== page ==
I can’t wrap my head around what it must be like to have a father like John Lennon or Bob Dylan, and to harbor your own ambitions to be a musician. Is it like, “Well, my dad does this, so I’ll give it a shot, too?” as if you’re taking over the family business? Jakob, for his part, never hid from the fact that he had a massively influential and famous father. But he also never talked about it for a very long time. Over the years this fueled speculation that Jakob and Bob did not have a good relationship, but Jakob has refuted this and has discussed the fact that he wanted to make an earnest attempt at being taken on his own terms. Jakob’s parentage has loomed over his entire career, so this isn’t intended to belabor the point or return to thoroughly-visited ground — but the interesting thing about the Wallflowers existing within the shadow of Bob Dylan is just how much of a different kind of star Jakob Dylan became upon the release of Bringing Down The Horse. Jakob Dylan was a sex symbol and a modern-rock radio fixture in the big-budget CD era. He was not an oddball folk troubadour that everyone was trying to catch. He was like a more palatable descendent: better-looking, with a more conventionally appealing voice, a sleek modern swagger. Bob Dylan had a tendency to write a generation-defining song every year for a decade or so, but often worked in a strain that now feels woven into the history of the 20th century and before and beyond; Jakob Dylan wrote direct pop songs for a distinct slice of his era. They were two men linked by blood and coming from similar traditions, but they wielded what they had in different ways and in different contexts. It’s an impossible standard to live up to, having a father who’s become a part of American lore. But the curiosity of a Dylan still steeped in classic rock tradition while also becoming a heartthrob in an era when MTV mattered is one facet of American rock history I’ll always find fascinating.

As a songwriter, however, Jakob Dylan had more to do with Bruce Springsteen — check the gravel in his inflections through the verses of “Three Marlenas” — or Tom Petty. (As it happens, the Heartbreakers’ Mike Campbell was responsible for that slide guitar part in “6th Avenue Heartache.”) It’s something Jakob has talked about in hindsight, acknowledging the traditionalism of his band, but also the scope he was trying to get from looking backwards. “I was ambitious…but I wasn’t looking to fit in anywhere,” he told American Songwriter in 2012. “I wasn’t trying to write anthemic, angst-ridden songs at that time in the mid-’90s. That wasn’t really ever my calling.” (In an interview with Consequence Of Sound from the same year, he said it in a slightly less inspiring way: “Being interesting, or inventive, or any of that kind of stuff, I’d rather just sit back and watch lots of other people chase that tail.”) The other part of that American Songwriter quote has Dylan citing the “big, epic songs” his heroes were writing, and that he was chasing that same sensibility. On Bringing Down The Horse, you can hear Springsteen-esque swells of highway drama in “One Headlight” and “6th Avenue Heartache” and “Angel On My Bike.” The sprawling slower songs like “Josephine” or “I Wish I Felt Nothing” might not rise to some “Thunder Road” crescendo, but they have the layered, enveloping atmosphere of that brand of ’70s epic. Even so, it’s an issue of perception. This was a young songwriter descended, biologically, from the guy many pop fans would argue was the greatest American songwriter of the century. That is a heavy challenge for a new artist to counter.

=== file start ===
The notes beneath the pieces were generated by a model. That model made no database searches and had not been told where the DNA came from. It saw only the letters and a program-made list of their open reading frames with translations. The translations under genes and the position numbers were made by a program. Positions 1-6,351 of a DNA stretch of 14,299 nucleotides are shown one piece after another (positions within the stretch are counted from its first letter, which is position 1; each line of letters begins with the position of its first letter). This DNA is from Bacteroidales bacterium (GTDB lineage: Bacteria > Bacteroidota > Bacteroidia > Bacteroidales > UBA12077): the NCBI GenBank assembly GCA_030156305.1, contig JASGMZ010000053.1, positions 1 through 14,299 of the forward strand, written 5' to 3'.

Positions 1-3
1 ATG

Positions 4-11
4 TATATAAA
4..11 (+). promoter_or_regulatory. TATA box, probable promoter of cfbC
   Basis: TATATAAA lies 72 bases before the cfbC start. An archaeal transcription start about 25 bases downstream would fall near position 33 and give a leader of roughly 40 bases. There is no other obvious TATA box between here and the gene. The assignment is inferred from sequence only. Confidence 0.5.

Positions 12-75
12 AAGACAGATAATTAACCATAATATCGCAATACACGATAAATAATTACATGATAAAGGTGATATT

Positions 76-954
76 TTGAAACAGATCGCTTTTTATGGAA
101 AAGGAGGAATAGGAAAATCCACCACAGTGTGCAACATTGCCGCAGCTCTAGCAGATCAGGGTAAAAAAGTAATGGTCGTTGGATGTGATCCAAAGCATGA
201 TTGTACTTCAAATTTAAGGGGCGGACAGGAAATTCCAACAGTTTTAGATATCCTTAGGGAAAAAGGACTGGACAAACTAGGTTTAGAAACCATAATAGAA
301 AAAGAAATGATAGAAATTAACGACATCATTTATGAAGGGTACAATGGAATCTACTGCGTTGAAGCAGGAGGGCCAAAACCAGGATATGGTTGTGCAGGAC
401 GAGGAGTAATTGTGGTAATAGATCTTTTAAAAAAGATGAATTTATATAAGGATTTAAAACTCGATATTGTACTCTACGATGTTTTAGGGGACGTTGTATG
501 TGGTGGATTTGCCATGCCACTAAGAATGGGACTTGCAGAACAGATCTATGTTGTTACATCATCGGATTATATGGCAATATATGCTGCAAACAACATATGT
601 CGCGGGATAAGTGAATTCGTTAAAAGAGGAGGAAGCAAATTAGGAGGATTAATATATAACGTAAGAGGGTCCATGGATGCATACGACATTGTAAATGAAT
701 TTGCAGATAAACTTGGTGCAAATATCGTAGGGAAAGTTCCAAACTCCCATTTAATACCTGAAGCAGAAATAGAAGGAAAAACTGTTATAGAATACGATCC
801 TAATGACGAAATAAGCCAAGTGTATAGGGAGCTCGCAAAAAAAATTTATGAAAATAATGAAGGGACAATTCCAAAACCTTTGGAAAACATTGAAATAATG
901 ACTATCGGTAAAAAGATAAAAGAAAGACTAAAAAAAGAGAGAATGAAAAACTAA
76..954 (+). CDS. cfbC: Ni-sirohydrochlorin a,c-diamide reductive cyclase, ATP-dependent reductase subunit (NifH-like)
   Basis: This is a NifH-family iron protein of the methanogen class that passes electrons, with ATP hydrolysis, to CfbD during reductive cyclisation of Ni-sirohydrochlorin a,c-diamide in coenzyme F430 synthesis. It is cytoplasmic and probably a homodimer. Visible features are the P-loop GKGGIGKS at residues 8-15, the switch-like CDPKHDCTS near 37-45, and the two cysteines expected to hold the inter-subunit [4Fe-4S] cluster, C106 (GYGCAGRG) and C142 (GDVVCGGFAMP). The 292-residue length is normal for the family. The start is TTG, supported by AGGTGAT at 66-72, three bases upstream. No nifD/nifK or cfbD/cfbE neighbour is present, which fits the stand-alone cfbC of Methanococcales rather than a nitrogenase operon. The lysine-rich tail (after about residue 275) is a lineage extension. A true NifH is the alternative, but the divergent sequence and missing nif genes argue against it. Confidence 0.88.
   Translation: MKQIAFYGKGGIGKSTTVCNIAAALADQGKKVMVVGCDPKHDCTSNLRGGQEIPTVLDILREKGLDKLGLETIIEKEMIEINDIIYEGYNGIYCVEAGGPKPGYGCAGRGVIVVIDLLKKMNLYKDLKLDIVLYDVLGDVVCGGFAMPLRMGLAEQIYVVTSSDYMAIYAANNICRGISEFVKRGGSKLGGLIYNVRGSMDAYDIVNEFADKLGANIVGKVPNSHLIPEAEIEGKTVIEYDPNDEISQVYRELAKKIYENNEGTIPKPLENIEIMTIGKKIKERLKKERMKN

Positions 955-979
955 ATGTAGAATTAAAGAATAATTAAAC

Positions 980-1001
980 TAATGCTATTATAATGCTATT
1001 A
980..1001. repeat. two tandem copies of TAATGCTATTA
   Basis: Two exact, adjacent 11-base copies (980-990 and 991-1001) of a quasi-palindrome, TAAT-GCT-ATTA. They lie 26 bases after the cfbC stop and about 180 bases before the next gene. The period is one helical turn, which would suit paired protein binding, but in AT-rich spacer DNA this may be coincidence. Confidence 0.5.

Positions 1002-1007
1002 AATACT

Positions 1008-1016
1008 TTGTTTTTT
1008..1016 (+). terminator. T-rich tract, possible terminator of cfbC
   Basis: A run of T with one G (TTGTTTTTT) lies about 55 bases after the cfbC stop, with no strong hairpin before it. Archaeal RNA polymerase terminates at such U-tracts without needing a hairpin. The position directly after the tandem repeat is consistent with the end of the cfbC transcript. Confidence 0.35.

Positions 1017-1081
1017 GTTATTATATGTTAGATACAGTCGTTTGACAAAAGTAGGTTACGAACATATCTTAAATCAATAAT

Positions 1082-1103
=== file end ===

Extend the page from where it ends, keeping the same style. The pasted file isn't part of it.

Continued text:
I can’t help but feel like that influences the tone and feel of Bringing Down The Horse. Jakob Dylan had to exist in that shadow of his father, and his first attempt at that hadn’t worked. Even without the pressure of being “Bob Dylan’s kid,” his debut hadn’t ignited. He had to get a new label. He had to start over right after he’d gotten in the door. The result is that there’s a sense of weariness and defeat hanging over Bringing Down The Horse. Dylan was 26 when it came out, but he sounds like a much older man. Part of that was his ever-present power-rasp, part of that was the languidly ragged sounds that permeated the album. But he was channeling all of that into something accomplished, not something that actually sounded defeated. Bringing Down The Horse just sounds like the name of a classic album, and in the sense of the ’90s, Dylan pretty much achieved that, even if the band’s legacy has not proven to be one of a classic band. It’s an album made by a young artist digging in his heels in the face of pressures and failures, and trying to make something timeless. And you can hear that effort in the music itself.